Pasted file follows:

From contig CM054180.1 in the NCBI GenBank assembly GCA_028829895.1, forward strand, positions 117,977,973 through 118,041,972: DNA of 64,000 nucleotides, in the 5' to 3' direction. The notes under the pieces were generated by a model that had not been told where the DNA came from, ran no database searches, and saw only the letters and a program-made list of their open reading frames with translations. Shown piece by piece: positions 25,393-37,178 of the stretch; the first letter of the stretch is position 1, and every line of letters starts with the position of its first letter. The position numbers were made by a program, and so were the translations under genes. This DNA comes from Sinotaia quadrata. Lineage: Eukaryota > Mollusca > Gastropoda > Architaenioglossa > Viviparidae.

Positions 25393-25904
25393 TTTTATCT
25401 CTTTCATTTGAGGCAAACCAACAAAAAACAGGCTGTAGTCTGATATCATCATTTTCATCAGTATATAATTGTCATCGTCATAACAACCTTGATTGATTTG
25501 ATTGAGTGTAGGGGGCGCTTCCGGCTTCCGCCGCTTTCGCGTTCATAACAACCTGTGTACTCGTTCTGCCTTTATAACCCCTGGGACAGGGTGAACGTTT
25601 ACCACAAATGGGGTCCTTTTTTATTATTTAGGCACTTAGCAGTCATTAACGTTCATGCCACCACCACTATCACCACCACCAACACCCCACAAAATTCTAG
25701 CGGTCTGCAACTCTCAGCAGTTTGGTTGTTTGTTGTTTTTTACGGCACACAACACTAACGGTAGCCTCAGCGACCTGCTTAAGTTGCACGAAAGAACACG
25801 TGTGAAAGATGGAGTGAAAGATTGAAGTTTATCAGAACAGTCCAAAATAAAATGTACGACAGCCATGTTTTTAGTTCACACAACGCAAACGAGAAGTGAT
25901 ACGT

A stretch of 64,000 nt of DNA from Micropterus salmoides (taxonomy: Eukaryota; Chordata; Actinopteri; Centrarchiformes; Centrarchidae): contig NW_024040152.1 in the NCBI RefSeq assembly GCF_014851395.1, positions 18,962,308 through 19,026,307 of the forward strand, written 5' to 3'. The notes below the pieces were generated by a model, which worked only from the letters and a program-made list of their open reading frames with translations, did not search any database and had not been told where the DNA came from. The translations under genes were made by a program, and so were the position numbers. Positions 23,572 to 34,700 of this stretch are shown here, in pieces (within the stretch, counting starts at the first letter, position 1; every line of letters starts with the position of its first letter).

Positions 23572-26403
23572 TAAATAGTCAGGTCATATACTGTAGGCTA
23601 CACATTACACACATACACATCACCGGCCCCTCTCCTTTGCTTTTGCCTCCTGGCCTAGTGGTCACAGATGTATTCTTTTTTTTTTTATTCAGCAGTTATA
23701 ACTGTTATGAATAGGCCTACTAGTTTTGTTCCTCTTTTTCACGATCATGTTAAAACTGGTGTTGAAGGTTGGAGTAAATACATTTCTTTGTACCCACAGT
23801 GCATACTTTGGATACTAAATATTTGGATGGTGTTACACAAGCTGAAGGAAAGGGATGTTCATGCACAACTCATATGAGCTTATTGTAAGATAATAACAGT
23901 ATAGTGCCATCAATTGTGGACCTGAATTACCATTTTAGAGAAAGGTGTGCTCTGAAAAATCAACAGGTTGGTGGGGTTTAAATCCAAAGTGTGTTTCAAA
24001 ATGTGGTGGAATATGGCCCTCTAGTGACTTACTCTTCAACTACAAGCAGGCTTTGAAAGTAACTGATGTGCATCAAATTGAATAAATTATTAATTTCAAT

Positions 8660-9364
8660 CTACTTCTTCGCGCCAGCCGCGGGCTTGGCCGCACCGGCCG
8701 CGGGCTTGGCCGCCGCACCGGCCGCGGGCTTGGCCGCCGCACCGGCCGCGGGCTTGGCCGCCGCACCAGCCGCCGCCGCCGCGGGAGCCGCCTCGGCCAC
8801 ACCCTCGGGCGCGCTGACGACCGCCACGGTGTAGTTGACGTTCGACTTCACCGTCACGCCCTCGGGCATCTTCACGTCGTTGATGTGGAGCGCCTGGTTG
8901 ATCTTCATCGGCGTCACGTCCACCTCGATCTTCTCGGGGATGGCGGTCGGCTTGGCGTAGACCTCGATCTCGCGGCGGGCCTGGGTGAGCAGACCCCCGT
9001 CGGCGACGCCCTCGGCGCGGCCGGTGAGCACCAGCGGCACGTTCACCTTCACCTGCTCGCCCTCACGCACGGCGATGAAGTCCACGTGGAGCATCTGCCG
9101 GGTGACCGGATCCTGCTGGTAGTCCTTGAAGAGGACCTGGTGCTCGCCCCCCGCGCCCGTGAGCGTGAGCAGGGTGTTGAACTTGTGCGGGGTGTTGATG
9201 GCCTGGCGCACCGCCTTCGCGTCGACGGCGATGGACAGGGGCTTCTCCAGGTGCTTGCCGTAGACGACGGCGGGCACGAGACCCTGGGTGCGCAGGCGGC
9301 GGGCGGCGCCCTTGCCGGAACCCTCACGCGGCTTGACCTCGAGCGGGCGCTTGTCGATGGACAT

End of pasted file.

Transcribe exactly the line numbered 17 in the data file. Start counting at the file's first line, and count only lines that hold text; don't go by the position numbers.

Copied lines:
24001 ATGTGGTGGAATATGGCCCTCTAGTGACTTACTCTTCAACTACAAGCAGGCTTTGAAAGTAACTGATGTGCATCAAATTGAATAAATTATTAATTTCAAT